Onk studied his hands. Heavy callused knuckles contrasted with soft palms and long, supple fingers. The deep, forest camouflaging green gifted to him by his ancestors faded to something like a vibrant lily pad as he turned his hand to look closer at his palms.
Soft, pruny wrinkles adorned his fingertips like soundwaves.
The din and cacophony of culinary battle enfolded him as hordes of hungry workers slammed the greasy-spoon diner on their fog-of-war dance between shift change at the factory around the corner. Once upon a time, the factory had produced munitions for the last great war, but now it pumped out ball bearings.
The dishwasher goblin sighed.
“Onk, I need spoons,” Devlin Splitbeard yelled from his cold-side position beside the grill.
His younger brother Bevlin flipped flapjacks with a precise motion of his hamfist.
Onk shook himself from his daydream and plunged his hands into the soapy water filling the sink in front of him.
“Two flips of your switch,” he yelled back to the cooks.
In a practiced dance he slapped the dishwasher open and jammed a rack through. Pulling a flat down, he pulled handfuls of soaking silverware from the suds as if gold from a dragon’s hoard.
With a clatter the utensils heaped onto the flat. Onk slid the rack into the dishwasher and slammed the hatch shut.
“App plates,” Devlin yelled.
Everyone yelled in the back to be heard over the constant cyclone of water in the dishwater and drone of the exhaust vents.
Grabbing a stack of plates off the cooling rack, Onk crossed the grease slicked floor like a practiced ice-fisher and deposited the plates behind the grill. In an ingrained dance, he stepped back to make way as Bevlin reached back, grabbed a fresh plate, and filled it with steaming food. Onk paused to watch the brother’s choreography.
Bevlin plated and handed.
Devlin sauced, sided, and arranged.
“Order,” Devlin roared as he slid the fresh plate across the warmer to join three others.
Onk hesitated, tucked in a tiny eye of peace beside the hot-side freezer. He watched as a dark haired, lavender winged pixie named Su flitted back to snag the plates.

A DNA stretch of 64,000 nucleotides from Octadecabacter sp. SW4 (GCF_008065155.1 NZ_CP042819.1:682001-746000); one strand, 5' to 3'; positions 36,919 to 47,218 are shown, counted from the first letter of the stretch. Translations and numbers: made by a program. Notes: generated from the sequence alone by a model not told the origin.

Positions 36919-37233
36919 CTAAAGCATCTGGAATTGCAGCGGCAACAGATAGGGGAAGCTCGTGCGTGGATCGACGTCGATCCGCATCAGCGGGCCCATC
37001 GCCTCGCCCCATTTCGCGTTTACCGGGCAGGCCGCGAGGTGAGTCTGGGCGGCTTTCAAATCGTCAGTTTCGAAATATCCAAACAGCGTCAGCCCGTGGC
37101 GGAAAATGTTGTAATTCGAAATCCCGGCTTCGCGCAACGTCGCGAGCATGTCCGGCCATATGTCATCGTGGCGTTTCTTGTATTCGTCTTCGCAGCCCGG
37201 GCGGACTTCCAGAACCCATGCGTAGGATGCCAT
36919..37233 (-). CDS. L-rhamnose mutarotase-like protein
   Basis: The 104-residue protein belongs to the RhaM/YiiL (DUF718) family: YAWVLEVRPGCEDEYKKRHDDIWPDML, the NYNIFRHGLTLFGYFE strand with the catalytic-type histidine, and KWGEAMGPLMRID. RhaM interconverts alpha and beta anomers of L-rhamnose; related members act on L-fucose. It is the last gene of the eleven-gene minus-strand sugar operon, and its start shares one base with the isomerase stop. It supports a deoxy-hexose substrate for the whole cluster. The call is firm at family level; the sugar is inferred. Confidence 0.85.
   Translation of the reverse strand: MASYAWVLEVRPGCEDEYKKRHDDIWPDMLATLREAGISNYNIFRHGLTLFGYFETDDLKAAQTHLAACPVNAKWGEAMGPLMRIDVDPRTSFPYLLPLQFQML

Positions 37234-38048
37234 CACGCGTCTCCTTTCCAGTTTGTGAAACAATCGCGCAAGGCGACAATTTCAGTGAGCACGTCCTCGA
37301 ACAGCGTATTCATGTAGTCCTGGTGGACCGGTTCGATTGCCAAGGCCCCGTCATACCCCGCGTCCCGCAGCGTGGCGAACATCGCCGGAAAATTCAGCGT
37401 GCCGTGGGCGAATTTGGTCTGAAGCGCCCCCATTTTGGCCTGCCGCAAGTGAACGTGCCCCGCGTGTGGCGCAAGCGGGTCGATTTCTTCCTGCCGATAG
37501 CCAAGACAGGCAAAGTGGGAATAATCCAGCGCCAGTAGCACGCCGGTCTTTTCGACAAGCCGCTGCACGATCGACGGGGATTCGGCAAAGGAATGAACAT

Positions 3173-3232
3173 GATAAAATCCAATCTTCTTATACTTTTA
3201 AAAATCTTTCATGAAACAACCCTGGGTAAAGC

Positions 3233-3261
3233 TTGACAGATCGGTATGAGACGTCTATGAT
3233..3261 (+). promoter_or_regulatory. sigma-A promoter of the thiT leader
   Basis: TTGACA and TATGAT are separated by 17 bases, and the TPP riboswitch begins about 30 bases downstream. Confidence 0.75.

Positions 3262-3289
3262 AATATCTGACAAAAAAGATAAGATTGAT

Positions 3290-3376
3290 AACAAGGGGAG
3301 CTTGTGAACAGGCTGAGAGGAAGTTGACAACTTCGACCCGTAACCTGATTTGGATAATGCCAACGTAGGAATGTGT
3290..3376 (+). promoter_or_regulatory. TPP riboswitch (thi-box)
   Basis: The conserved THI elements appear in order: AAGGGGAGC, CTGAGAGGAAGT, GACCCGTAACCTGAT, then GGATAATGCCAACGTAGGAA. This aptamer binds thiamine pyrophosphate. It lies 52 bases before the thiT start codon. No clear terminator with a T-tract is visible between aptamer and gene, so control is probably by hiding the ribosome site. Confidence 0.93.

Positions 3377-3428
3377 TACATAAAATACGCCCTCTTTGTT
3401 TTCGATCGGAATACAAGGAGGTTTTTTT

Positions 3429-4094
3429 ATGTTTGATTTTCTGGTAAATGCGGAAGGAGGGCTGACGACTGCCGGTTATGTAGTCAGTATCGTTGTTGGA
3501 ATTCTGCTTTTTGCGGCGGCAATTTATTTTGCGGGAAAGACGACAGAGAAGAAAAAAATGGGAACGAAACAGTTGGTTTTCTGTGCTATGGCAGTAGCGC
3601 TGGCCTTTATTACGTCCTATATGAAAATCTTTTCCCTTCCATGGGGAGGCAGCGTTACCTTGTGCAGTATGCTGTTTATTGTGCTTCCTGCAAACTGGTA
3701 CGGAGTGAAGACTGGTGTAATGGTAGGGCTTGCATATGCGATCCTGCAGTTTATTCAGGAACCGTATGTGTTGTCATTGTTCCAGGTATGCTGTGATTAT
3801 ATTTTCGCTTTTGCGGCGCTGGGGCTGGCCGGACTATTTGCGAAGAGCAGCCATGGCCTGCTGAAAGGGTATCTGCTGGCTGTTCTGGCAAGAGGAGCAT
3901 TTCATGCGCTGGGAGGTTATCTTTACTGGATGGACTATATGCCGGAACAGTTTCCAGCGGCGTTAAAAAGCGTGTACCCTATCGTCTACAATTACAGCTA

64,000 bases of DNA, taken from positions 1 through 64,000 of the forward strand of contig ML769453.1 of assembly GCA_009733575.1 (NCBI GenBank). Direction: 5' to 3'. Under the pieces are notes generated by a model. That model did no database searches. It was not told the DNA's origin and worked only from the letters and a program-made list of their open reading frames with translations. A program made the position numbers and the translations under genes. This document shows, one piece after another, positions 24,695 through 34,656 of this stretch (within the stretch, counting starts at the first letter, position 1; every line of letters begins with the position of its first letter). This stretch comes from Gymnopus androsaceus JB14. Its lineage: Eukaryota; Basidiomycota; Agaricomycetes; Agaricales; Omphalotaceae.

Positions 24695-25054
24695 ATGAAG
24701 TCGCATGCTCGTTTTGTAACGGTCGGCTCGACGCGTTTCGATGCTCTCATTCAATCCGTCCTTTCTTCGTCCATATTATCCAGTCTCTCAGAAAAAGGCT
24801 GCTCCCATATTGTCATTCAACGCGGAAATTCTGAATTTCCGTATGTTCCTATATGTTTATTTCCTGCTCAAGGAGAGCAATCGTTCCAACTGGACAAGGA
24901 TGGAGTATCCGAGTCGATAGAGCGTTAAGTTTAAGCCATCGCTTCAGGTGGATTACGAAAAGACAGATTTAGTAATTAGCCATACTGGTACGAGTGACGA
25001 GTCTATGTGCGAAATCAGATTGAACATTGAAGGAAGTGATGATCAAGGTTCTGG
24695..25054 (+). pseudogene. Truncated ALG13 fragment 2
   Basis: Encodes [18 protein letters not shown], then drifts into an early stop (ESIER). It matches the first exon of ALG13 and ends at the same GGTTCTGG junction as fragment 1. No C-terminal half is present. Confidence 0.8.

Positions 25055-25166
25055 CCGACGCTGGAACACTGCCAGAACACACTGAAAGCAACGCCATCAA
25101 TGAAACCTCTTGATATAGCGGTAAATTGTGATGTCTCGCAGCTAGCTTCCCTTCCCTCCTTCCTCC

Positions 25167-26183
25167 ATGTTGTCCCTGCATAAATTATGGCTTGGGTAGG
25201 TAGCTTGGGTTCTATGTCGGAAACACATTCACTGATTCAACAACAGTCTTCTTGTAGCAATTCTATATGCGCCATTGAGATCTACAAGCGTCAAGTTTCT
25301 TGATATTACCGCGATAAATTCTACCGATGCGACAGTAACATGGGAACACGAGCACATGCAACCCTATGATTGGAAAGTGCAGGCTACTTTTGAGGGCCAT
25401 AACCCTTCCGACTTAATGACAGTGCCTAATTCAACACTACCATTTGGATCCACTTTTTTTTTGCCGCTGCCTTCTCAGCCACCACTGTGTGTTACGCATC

She paused, glanced down the line, caught Onk’s eye, and smiled.
Onk grinned back, his lower fangs drawing his mouth wide.
And she vanished back into dining room on a hum of wings.
“Out of your league,” Devlin said with a laugh as he caught a plate his brother slid down the cold-side board. “Hell, she’s out of mine too. What are your plans after shift tonight?”
“I heard the Balrogs are opening for Shanaharian Rot,” Onk replied.
Onk nodded and said, “We’ll have a couple hours to burn.”
“Bev, you in?” Devlin asked as he stood on his toes to slide a pair of plates on the top shelf of the warmer.
“Onk, I still need those spoons,” Devlin called out.
Onk only half heard as he leaned from his safe space to peer out into the dining room. Su hovered and glided about her section like a hummingbird. Onk sighed. Executing a perfect pirouette, Su caught Onk.
He ducked back into the kitchen and missed her smile.
Onk found Bevlin looking back from the grill, an unheard of happening during the change-over rush. The dwarf fixed him with a scowling glare that reminded Onk why their ancestors constantly warred.
“Ask her already,” the dwarf growled as he affected his own fearsome grin. “Give the girl a chance to say no.”
Onk retreated to the dish room, trailed by Devlin’s cry for spoons.
* * *
Full disclaimer, this is a complete rough draft short story. I have no idea if this is going anywhere, but the idea popped in my head and I couldn’t say no to the muse. I haven’t written anything in the fantasy genre in decades and I’ve never written in an urban fantasy setting.
I’m sorry for skimping on the writing samples, but hopefully I’ll have more to offer in the coming year.
Book three is approaching the final segment in rough draft form. I’m still hoping to have it completed in time for a summer release. I’m still waiting to see how this Atom & Go story ends.
In the meantime, keep on reading, keep on picking yourself up, and keep on flying the Black.